This is the naive/brute-force implementation of the Mandelbrot Set plotting. I just followed the algorithm.

```# Plotting the Mandelbrot Set

# length of sequence for real and imaginary parts of complex numbers
length <- 1000

# sequences for real and imaginary parts
real = seq(-1.8,0.6, len=length)
imaginary = seq(-1.2,1.2, len=length)

result <- matrix(nrow = length, ncol = length)

for (i in 1:length)
{
for (j in 1:length)
{
result[i,j]=inmandelbrotset(complex(real = real[i], imaginary = imaginary[j]))
}
}

image(result, axes=FALSE)

```

```# function that checks if a point E mandelbrot set
inmandelbrotset <- function(c)
{
dwell.limit <- 2048
z <- 0
for (i in 1:dwell.limit)
{
z <- z ** 2 + c
if (Mod(z) > 2)
{
return(FALSE)
}
}
return(TRUE)
}
```

We now have a Boolean matrix that records if a point is in the Mandelbrot Set. Since the matrix can only have two values : true or false, thus far, we have only been able to plot read and white images. The next step is to add colors such that we get more information on when a particular point escapes the radius of 2. Again, this is the naive/brute force way of doing it.

```# Mandelbrot Plotting with colors
length <- 1000
real = seq(-2.0,2.0, len=length)
imaginary = seq(-2.0,2.0, len=length)
result <- matrix(nrow = length, ncol = length)
dwell.limit <- 512

for (i in 1:length)
{
for (j in 1:length)
{
z <- 0
c <-complex(real = real[i], imaginary = imaginary[j])
for (k in 1:dwell.limit)
{

z <- z ** 2 + c
if (Mod(z) > 2)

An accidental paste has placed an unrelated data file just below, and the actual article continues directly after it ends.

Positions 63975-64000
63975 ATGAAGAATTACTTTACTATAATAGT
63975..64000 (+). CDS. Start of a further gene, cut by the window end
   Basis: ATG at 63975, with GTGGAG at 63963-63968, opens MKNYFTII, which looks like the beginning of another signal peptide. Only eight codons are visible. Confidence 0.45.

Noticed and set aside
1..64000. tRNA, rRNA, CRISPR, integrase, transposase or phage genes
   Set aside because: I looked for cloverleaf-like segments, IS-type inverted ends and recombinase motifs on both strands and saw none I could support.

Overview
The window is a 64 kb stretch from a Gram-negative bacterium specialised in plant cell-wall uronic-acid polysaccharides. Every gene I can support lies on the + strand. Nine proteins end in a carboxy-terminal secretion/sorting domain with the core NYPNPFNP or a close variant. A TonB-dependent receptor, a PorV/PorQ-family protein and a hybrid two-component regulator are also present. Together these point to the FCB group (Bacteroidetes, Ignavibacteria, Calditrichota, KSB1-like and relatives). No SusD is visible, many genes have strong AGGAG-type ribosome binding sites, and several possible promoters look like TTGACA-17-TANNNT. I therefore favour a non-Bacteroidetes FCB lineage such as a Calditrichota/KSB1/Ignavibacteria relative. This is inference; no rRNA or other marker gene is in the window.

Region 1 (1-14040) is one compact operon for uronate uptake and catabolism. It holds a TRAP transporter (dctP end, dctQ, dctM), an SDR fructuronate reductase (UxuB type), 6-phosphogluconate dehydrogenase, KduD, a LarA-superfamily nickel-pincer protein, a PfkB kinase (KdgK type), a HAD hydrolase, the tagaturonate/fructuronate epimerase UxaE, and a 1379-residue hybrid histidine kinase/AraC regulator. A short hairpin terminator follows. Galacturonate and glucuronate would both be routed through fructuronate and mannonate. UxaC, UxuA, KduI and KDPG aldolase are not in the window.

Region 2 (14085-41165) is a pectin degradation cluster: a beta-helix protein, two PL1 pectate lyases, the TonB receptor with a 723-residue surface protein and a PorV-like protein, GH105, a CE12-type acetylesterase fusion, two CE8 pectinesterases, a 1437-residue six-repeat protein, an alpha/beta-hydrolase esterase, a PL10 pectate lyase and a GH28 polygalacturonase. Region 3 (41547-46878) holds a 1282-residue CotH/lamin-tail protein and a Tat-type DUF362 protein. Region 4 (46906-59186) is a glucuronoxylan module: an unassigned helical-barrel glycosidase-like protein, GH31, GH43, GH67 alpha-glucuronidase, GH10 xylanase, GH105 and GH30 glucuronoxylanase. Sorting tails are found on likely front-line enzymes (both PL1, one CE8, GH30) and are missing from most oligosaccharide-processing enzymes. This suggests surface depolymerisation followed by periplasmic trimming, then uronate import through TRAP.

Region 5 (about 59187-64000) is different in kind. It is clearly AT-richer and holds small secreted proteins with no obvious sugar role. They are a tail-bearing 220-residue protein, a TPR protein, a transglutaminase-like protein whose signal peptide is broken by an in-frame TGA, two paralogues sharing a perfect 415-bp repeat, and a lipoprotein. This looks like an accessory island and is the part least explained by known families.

{
result[i,j]=k
break
}
}

}
}
set.seed(2)
image(result,breaks=0:dwell.limit
,col=c(1,sample(terrain.colors
(dwell.limit-1,alpha = .8))),asp=1,ax=F)

```

and, just for the heck of it..

ASCII Mandelbrot Set using R (naive)

```s <- seq(-1.7,1.2, by =.1)
a <- ""
for (i in 1:length(s))
{
for (j in 1:length(s))
{
a<-cat(a,inmandelbrotset(complex(r = s[j], i = s[i])))
}
a <- cat(a,"\n")
}

```

Achieved by returning a " " or "#" instead of FALSE or TRUE from function "inmandelbrotset".

A better algorithm

Utilizing R's easy to use lists in implementation:

```# more efficient algorithm to plot the Mandelbrot set

sequence <- seq(-2,2,len=1000)
dwell.limit <- 200

# matrix of points to be iterated
complex.matrix <- t((sapply(sequence,function(x)x+1i*sequence)))
in.mandelbrot.index <- 1:length(complex.matrix)
iter=z=array(0,dim(complex.matrix))

for(i in 1:dwell.limit){
# complex quadratic polynomial function for all points
z[in.mandelbrot.index]=complex.matrix[in.mandelbrot.index]+z[in.mandelbrot.index]^2
# boolean matrix
result=Mod(z[in.mandelbrot.index])<=2
# if result is false, store the iteration
iter[in.mandelbrot.index[!result]]=i
# save all the index where points are still in the mandelbrot
in.mandelbrot.index=in.mandelbrot.index[result]
}
set.seed(19)
image(iter,main=paste("Iterations: ", i, sep=" "), breaks=0:dwell.limit
,col=c(1,sample(rainbow
(dwell.limit-1,alpha = .8))),ax=F, asp=1)
```

Plotting the Julia set

A little modification to the code above (red and white Mandelbrot) produces Julia Sets. The idea here is to set a constant C and send Z to the function instead of C.

```c <- complex(real=-0.1,imaginary=0.651)
label <- toString(c)
injulia <- function(z)
{
dwell.limit <- 128

for (i in 1:dwell.limit)
{
z <- z ** 2 + c
if (Mod(z) > 2)
{
return(FALSE)
}
}
return(TRUE)
}
```

This is achieved by following the same process as above.

```#### Chaos game for generation of Sierpinski Gasket
# 1. Take 3 points in a plane to form a triangle, you need not draw it.
# 2. Randomly select any point inside the triangle and consider that your current position.
# 3. Randomly select any one of the 3 vertex points.
# 4. Move half the distance from your current position to the selected vertex.
# 5. Plot the current position.
# 6. Repeat from step 3

plot.new()
iterations <- 2000
vertices <- matrix(c(0,0,0.5,1,1,0),3,2, byrow=T)
current.point <- c(0.5,0.5)
random.vertex <- sample(1:3,iterations,replace=T)
plot.result = matrix(nrow=iterations,ncol=2)
for (i in 1:iterations){
current.point <- (current.point+vertices[random.vertex[i],])/2
plot.result[i,] <- current.point
}
points(plot.result,pch = 46)
```

```points(plot.result,pch = 46,col=c(13,3,41)[random.vertex])